In September 2015, the Metropolitan Museum of Art launched a new digital feature called #MetKids. Made for, with, and by kids aged 7-12 at the Met, #MetKids combines elements of a digital collection, public engagement and educational programming on one website.
It is no news that involving kids in program development can be a fruitful decision, yet few museums allow kids to take this responsibility. The Met surveyed kids what they really cared about museums when their parents were not present. Some of the cute questions the kids raised were “why is Egypt so ancient?,” “can we talk to the boss here?” and “can doodles be art?.” With these questions in mind, the Met equipped the kids with tools such as stop-motion video and collage to help them curate the content for #MetKids. Let’s take a look specifically at what they have created.
The map depicts the Met and its thousands of exhibits. It took the illustrator John Kerschbaum several years to complete the drawings, with label content prepared with and for kids. Take the Tomb of Perneb as an example. The kids explained the Egyptian idea of the afterlife by stating that “things could magically come to life.”
Reading the map alone is a lot of fun. Besides appreciating the illustrations, you can learn some trivia knowledge such as “how often does the Met replace flowers?” (The answer is every Monday).
Videos created by kids are related to the artworks on the map. The Met worked with organizations like the Good School to teach kids how to make stop motion films and asked them to explain the fun facts to museum visitors. The kids are all talented artists. I bet you won’t see this kind of video in any other museum’s online gallery.
A Time Machine
Kids loved the idea of a time machine so much that the Met included a time machine feature on the website. The time machine functions like a search engine. You can find artworks of different periods and areas. Some kids found traditional museum terminology too hard to understand and remember, so #MetKids divides the time frame in a more general way, such as 1-500 A.D.
The blog documents behind-the-scenes stories of #MetKids, such as the opening party for kids and their families to celebrate the launch of the website in September.
Behind the project
The Met describes #MetKids as “inspired, tested, and approved by real kids ages 7–12.” Besides the educational significance, the project is an excellent practice of the museum’s digital presence. Last year, the Met celebrated its twentieth anniversary of the launch of its website. In response to the changing expectations and habits of audiences, the Met believes its digital department should “reflect those changes where appropriate” and “be helping to lead the cultural sector in the digital sphere, as it already does in the physical one.”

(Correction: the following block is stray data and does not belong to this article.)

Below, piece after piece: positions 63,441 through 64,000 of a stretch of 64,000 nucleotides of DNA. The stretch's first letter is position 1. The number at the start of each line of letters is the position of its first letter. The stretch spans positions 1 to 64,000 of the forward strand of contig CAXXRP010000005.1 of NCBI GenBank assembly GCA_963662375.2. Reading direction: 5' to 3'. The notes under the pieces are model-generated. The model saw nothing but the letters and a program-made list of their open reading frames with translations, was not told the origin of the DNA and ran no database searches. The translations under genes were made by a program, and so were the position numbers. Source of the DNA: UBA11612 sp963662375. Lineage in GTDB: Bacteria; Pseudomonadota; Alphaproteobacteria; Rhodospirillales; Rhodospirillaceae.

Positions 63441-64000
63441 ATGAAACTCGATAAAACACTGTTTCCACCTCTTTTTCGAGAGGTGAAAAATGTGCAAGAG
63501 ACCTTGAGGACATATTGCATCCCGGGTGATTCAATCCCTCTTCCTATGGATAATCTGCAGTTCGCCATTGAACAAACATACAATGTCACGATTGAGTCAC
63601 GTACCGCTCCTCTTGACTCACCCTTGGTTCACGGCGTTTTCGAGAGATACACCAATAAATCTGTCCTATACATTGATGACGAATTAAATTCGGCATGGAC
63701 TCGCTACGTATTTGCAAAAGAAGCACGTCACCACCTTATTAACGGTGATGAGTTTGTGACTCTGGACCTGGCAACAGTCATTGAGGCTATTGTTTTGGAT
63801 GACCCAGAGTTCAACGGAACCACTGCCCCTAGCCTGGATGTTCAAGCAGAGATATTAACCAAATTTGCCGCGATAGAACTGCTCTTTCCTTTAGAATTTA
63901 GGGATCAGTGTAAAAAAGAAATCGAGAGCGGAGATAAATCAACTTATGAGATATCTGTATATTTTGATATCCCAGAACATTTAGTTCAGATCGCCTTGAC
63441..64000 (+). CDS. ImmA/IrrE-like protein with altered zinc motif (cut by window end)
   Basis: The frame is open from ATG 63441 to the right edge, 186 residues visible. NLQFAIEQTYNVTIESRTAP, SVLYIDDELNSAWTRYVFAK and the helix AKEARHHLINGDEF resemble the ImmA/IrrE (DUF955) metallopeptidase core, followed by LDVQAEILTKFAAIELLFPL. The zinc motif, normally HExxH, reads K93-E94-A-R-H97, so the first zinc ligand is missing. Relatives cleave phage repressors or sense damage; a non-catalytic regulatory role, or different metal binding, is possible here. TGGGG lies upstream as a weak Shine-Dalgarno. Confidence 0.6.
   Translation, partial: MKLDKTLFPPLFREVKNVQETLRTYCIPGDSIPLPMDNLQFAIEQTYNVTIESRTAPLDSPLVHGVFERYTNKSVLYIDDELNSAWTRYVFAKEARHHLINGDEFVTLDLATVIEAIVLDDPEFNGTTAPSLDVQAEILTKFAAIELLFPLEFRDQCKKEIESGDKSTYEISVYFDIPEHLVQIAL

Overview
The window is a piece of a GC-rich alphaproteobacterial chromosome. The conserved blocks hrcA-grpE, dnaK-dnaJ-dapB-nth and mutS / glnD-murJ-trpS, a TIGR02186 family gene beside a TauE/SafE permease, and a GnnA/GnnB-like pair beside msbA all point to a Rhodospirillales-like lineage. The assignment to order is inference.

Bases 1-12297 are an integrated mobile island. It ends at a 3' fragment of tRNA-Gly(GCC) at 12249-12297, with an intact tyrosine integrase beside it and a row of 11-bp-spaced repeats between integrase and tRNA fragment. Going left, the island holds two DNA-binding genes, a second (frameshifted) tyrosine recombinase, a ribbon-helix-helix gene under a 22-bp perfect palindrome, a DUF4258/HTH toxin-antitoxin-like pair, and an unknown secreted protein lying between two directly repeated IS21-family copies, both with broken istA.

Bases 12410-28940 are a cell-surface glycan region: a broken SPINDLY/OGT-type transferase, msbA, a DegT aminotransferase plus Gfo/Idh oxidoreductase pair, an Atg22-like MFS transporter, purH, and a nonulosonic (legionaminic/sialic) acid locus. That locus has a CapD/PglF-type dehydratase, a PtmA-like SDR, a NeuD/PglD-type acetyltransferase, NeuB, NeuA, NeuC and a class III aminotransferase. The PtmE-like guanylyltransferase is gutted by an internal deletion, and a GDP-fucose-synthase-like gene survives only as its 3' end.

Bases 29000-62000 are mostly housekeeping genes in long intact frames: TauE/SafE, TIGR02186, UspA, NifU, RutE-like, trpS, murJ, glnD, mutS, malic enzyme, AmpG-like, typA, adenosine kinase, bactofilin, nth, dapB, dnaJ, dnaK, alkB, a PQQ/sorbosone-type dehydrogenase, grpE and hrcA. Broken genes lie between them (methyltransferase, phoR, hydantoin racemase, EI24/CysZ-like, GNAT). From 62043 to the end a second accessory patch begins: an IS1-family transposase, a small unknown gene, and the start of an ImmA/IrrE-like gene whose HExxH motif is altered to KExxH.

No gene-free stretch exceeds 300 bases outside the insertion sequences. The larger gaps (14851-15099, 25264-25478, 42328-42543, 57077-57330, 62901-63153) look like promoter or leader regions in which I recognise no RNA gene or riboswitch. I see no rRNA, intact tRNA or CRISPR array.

Nowadays, digital projects are becoming more and more important as a tool to cultivate new audiences, especially international audiences. While their annual attendance figures are holding steady, the Met’s online audience has grown to about 33 million visits per year, with 36 percent being international. Director Thomas Campbell used “Met’s ‘fourth space’” to describe the digital presence. He pointed out that “there is so much content available to audiences who might never be able to visit The Met. Nothing can replace standing before a work of art, but it is inspiring to see the ideas and cultures that are brought to life through our online features---It is an endless resource that truly demonstrates the relevance of The Met."
The #MetKids website is still growing. It will include more entries for artworks on the map and searchable catalogs dating from the 1950s on. The Met is also preparing for #MetKids’ application.
Some Stray Tricks/Tips
- When you play with the time machine, try pressing the DON’T TOUCH button. Then you will be launched somewhere unexpected.
- Kids love simple and easygoing messaging, so the Met rephrased the standard labels as follow:
Period/Dynasty/Reign/Date -> When was this made?
Geography -> Where was this made?
Medium -> What is this made of?
- You can always click the dropdown menus to learn more about the artwork as the Met wants to avoid overwhelming their audience. They also replace the phrase “Learn more” with “Want to know more,” as the kids found the former less friendly.
- The videos on the #MetKids playlist on Youtube has been translated to 11 languages.